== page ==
Despite recent worrying reports of facial palsy after the Covid19 vaccination in a few of the trial patients, there are no evidence to suggest these adverse events were associated with the vaccine as similar incidents were also reported in the placebo group. With regards to the long-term results, we have yet to know the one-year or beyond vaccine efficacy and safety. As we previously reported of the world first case of reinfection, we understand that the antibody will drop to an undetectable level over a period of around 6 months. It is likely that similar to the influenza vaccine, annual COVID19 vaccination will be required and vigilance in infection control and face masking might still be needed.

In view of your age and past medical history of diabetes and obesity, I would strongly recommend you to receive the vaccine once available. We learn from our past experience that elderly patients, especially those with chronic illnesses of diabetes, cardiac and pulmonary diseases, immunosuppressed hosts and cancer patients on chemotherapy are at high risks of deterioration and complication of developing of severe pneumonia upon contracting COVID19. These high risk patients should be hospitalized once they are diagnosed and should be started on a combination of antiviral treatment as soon as possible, in order to suppress the viral replication and reduce the risks of subsequent complications and pneumonia associated with the hyperinflammation phase in the second week of the infection.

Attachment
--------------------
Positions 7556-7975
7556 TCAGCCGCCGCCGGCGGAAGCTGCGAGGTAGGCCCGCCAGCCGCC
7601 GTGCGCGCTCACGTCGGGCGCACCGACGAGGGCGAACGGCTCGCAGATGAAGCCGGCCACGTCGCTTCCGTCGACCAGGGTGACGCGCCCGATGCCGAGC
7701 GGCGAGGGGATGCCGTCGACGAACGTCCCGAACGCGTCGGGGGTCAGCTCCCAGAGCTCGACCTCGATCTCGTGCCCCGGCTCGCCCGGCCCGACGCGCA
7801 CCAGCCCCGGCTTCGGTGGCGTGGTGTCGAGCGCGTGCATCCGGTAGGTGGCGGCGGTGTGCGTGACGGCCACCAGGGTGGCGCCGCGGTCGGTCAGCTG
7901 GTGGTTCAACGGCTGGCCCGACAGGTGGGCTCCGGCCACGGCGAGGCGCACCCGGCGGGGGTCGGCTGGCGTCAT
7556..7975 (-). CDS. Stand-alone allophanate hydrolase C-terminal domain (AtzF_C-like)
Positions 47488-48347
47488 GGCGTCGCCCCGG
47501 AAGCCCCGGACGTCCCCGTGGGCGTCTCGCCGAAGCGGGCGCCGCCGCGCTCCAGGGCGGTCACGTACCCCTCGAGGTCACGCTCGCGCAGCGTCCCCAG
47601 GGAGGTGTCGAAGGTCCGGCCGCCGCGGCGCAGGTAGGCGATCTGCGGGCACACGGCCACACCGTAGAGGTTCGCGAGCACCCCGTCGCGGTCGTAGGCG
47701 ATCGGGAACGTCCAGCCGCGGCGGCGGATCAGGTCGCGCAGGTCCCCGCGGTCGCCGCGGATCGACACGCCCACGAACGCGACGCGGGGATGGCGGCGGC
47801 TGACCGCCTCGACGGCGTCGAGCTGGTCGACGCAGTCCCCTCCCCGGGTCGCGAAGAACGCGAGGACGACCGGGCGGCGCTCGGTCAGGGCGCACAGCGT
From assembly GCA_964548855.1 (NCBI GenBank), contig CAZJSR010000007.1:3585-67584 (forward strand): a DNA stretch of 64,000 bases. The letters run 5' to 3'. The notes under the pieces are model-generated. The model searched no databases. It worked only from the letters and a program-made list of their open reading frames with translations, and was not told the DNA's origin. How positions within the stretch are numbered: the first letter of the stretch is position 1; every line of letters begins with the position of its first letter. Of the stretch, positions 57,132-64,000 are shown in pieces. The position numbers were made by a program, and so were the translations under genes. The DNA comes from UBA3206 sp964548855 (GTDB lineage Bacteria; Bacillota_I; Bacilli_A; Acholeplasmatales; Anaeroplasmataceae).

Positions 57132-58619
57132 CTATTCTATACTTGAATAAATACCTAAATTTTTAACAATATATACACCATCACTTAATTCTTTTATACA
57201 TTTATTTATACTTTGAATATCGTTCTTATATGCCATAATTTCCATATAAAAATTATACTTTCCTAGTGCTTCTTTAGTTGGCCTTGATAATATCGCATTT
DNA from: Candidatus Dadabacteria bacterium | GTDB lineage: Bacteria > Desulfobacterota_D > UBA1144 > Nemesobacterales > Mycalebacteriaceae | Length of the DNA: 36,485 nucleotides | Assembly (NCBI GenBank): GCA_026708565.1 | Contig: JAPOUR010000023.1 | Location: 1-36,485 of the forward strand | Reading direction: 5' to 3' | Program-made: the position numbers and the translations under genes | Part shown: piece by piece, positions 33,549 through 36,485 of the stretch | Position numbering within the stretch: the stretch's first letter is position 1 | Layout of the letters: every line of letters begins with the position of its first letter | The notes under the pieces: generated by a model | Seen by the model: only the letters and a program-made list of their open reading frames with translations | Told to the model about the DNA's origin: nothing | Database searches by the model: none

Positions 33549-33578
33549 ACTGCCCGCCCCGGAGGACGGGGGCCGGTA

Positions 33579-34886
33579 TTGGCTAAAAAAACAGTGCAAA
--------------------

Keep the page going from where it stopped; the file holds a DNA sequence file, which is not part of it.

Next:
In your previous letter, you also expressed concern about whether the poorer countries will get a fair share of the vaccines. For this, you could rest assured. The International organization COVAX will be responsible for distributing the Covid-19 vaccines fairly among different countries. The COVAX, co-led by the Global Alliance for Vaccine Immunity (GAVI), the Coalition for Epidemic Preparedness Innovations (CEPi), and the World Health Organization (WHO). Its aim is to accelerate the development and manufacture of COVID-19 vaccines, and to guarantee fair and equitable access for every country in the world. The coalition hopes to provide 2.1 billion doses of safe and effective vaccines in 2021, and to distribute them to all COVAX participating countries fairly according to the population, so as to provide a certain degree of safety net for poor countries.

At The University of Hong Kong, we have developed an intranasal COVID19 vaccine based on an influenza vaccine platform. Hopefully, we will be able to kick start the phase 1 clinical trial on this vaccine early next year. If successful, we will be able to proceed to Phase 3 clinical trial later next year globally. This vaccine has the potential of conferring local immunity at the nasal passage and could combine the seasonal flu and Covid19 as a single vaccine to be given annually.

Hopefully, the universal COVID19 vaccination coupled with the natural infection will shorten the time to achieve herd immunity globally, so that social, economic and traveling activities could be resumed. I look forward to visiting you in San Francisco next year. Merry Christmas and Happy New Year.

Warmest regards,